In the meantime a French Sergeant saw me and realized that I was lost so, with a little French I had picked up plus a bit of English he understood, he first took me to his outfit where a good sized party was underway. One of the non-commissioned officers had just been promoted and a celebration was in order and I was invited as their guest.
Plenty of food and wine was consumed and then, I was guided back to my outfit. I was told that there were over twenty thousand troops billeted in this particular section of the mine and, without guides, one could travel all night without getting to your destination so once again, I was just “Lucky Charlie.”
Other portions of his memoir painted a much darker vision:
The barrage lasted till dawn began to show and then our first casualty was discovered. He was almost completely covered with earth and the blood was pumping from his mouth, ears, and eyes. Nothing could be done for him so he just choked up and passed on.
Then Corporal Coe got a bullet in the guts and we laid him on the parados. He kept hollering “Charlie! Oh! Charlie! For God’s sake, do something for me.” I gave him some water from my canteen. Then, I ripped open his shirt and there was a hole in his belly. Then a piece of shell hit him in the neck and decapitated him completely so his misery was over.
Charles Boucher himself was twice gravely injured, and almost lost a leg to gangrene — but he survived the war and came home. “Lucky Charlie,” indeed.
A surprising number of similar first-hand accounts still survive. But perhaps one of the most compelling was the collection of sketches Mr. Chauwin had urged me to look up online.
C. LeRoy Baldridge published “I Was There With the Yanks on the Western Front” in 1919. Now available through The Gutenberg Project, this collection of visual memoirs literally put a face to the names I’d been seeing in the quarry.
But, for all the beautiful simplicity and expressiveness of Private Baldridge’s sketches, I was especially touched by his opening words:
It has been a keen regret to me that my artistic skill has been so unequal to these opportunities. The sketches do not sufficiently show war for the stupid horror I know it to be.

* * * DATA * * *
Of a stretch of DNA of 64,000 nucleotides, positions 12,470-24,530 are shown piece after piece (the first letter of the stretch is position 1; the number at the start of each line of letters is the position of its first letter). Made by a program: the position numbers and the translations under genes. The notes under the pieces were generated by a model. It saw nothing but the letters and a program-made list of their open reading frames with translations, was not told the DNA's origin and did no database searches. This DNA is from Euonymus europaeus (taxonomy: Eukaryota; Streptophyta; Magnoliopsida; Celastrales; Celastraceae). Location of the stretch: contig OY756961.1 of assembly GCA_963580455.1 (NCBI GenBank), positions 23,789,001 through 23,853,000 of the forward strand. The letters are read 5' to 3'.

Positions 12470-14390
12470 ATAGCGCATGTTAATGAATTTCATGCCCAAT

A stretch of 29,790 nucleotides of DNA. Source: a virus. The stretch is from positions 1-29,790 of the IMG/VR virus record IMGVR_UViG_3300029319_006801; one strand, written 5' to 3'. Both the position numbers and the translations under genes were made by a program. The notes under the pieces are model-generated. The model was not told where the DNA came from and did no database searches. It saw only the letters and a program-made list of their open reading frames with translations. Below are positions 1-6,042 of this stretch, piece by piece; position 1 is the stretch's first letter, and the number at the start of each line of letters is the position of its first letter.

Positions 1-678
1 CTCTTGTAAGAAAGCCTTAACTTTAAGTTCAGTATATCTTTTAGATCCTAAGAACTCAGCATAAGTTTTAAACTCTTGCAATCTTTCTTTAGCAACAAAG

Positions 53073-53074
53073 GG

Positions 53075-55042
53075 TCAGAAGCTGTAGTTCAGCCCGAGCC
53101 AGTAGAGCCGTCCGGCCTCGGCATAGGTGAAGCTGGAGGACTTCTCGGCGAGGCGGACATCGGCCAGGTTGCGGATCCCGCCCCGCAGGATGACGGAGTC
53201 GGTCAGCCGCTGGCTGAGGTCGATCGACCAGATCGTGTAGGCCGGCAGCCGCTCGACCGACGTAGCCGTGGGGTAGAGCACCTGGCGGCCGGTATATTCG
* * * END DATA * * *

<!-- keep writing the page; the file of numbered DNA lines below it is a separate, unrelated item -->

The stupid horror of war
As we approached one of the quarry’s dead ends, we reached a small shrine with three black crosses propped against the wall. Above them, in an alcove cut into the stone, hung the British, American, French and German flags. We all fell silent as Mr. Chauwin distributed votive candles. One by one, we lit our candles and placed them beneath the flags.
I stood there for a few moments, in the warm glow of the flickering candles, and thought of the men who had stood on this very spot a century ago … and who had then died, cold and wet in a field somewhere, far from their families and friends, fighting “the war to end all war.”
And I thought of the stupid horror that is war. I thought of the strange amnesia our species has, that even as we mourn the senseless losses of generations past, we continue to slaughter and maim and destroy.
Still … I continue to hope that one day we’ll finally overcome our seemingly innate mandate for self-destruction, and that one day we’ll come to see places like Mr. Chauwin’s quarry as museums of a time we temporarily went mad.
I am immensely and forever indebted to Gilles Thomas and Gilles Chauwin for this extraordinary experience. Merci infiniment.
• See the remnants of World War I in France, as captured by the New York Times
• Read Charles Leo Boucher’s memoir
• See C. LeRoy Baldridge’s sketches, courtesy of The Gutenberg Project
Text and contemporary images © 2014 Heather Munro.